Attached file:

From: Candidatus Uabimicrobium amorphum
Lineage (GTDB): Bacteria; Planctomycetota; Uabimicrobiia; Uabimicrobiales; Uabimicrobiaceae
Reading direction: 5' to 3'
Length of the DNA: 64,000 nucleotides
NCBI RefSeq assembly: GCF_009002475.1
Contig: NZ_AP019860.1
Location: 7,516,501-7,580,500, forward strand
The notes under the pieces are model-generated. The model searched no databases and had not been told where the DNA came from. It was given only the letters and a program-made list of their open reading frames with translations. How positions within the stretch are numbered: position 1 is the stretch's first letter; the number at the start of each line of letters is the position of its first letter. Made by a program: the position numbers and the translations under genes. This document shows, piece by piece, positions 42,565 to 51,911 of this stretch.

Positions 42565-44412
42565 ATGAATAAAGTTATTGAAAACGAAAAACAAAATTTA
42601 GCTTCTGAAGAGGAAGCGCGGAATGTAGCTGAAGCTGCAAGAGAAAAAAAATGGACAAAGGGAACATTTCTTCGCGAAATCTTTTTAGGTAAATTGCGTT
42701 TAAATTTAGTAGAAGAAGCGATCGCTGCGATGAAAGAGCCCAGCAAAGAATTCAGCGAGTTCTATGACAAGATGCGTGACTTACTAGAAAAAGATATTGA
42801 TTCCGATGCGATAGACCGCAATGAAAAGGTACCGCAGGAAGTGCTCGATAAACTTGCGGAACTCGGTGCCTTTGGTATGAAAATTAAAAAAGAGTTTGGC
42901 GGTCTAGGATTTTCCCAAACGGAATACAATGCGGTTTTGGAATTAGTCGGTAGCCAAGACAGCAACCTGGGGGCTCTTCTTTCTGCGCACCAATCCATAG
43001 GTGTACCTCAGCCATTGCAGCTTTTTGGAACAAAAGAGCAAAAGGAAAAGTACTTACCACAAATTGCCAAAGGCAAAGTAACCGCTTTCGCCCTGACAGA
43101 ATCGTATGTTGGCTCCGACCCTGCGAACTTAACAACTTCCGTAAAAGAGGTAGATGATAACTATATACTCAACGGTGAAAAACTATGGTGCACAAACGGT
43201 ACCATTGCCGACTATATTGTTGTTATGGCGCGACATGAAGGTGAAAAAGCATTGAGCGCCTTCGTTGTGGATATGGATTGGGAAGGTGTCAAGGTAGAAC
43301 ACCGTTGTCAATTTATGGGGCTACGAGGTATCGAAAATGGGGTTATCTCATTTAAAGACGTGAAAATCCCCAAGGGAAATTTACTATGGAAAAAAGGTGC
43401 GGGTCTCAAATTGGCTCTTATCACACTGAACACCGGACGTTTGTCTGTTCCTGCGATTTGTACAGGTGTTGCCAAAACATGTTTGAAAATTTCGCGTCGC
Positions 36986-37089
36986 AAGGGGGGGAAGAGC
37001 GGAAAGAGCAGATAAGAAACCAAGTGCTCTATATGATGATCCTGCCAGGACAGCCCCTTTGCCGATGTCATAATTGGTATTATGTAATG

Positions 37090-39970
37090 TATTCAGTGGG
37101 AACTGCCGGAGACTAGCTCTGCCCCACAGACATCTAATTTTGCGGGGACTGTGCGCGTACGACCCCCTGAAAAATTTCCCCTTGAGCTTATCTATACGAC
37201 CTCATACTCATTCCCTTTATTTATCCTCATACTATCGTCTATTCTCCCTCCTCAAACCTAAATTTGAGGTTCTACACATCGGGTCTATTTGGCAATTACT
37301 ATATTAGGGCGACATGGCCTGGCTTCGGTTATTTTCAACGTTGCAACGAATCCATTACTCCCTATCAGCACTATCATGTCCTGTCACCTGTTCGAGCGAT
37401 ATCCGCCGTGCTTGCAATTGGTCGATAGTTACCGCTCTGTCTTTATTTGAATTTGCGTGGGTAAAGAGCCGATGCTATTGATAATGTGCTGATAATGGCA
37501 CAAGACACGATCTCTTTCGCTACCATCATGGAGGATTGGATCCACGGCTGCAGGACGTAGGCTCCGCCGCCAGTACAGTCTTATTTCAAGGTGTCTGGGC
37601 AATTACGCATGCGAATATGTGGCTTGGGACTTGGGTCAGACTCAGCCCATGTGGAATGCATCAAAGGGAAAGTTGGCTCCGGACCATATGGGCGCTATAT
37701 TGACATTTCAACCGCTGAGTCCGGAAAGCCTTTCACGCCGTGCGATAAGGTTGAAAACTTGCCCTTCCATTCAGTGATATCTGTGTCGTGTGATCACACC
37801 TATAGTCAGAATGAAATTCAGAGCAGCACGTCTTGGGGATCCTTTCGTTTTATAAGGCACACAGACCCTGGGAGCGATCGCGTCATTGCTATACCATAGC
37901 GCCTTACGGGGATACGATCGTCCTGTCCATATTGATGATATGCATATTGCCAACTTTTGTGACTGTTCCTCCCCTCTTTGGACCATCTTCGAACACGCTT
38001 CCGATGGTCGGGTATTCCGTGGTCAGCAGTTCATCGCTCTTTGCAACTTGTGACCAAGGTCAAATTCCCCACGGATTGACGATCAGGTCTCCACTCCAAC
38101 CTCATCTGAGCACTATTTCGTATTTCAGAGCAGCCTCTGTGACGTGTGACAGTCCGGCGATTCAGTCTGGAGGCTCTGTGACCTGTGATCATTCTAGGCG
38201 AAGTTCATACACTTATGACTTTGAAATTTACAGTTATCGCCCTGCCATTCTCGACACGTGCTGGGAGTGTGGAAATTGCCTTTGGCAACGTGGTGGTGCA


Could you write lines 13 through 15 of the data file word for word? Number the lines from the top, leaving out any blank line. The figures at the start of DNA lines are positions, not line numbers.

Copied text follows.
42801 TTCCGATGCGATAGACCGCAATGAAAAGGTACCGCAGGAAGTGCTCGATAAACTTGCGGAACTCGGTGCCTTTGGTATGAAAATTAAAAAAGAGTTTGGC
42901 GGTCTAGGATTTTCCCAAACGGAATACAATGCGGTTTTGGAATTAGTCGGTAGCCAAGACAGCAACCTGGGGGCTCTTCTTTCTGCGCACCAATCCATAG
43001 GTGTACCTCAGCCATTGCAGCTTTTTGGAACAAAAGAGCAAAAGGAAAAGTACTTACCACAAATTGCCAAAGGCAAAGTAACCGCTTTCGCCCTGACAGA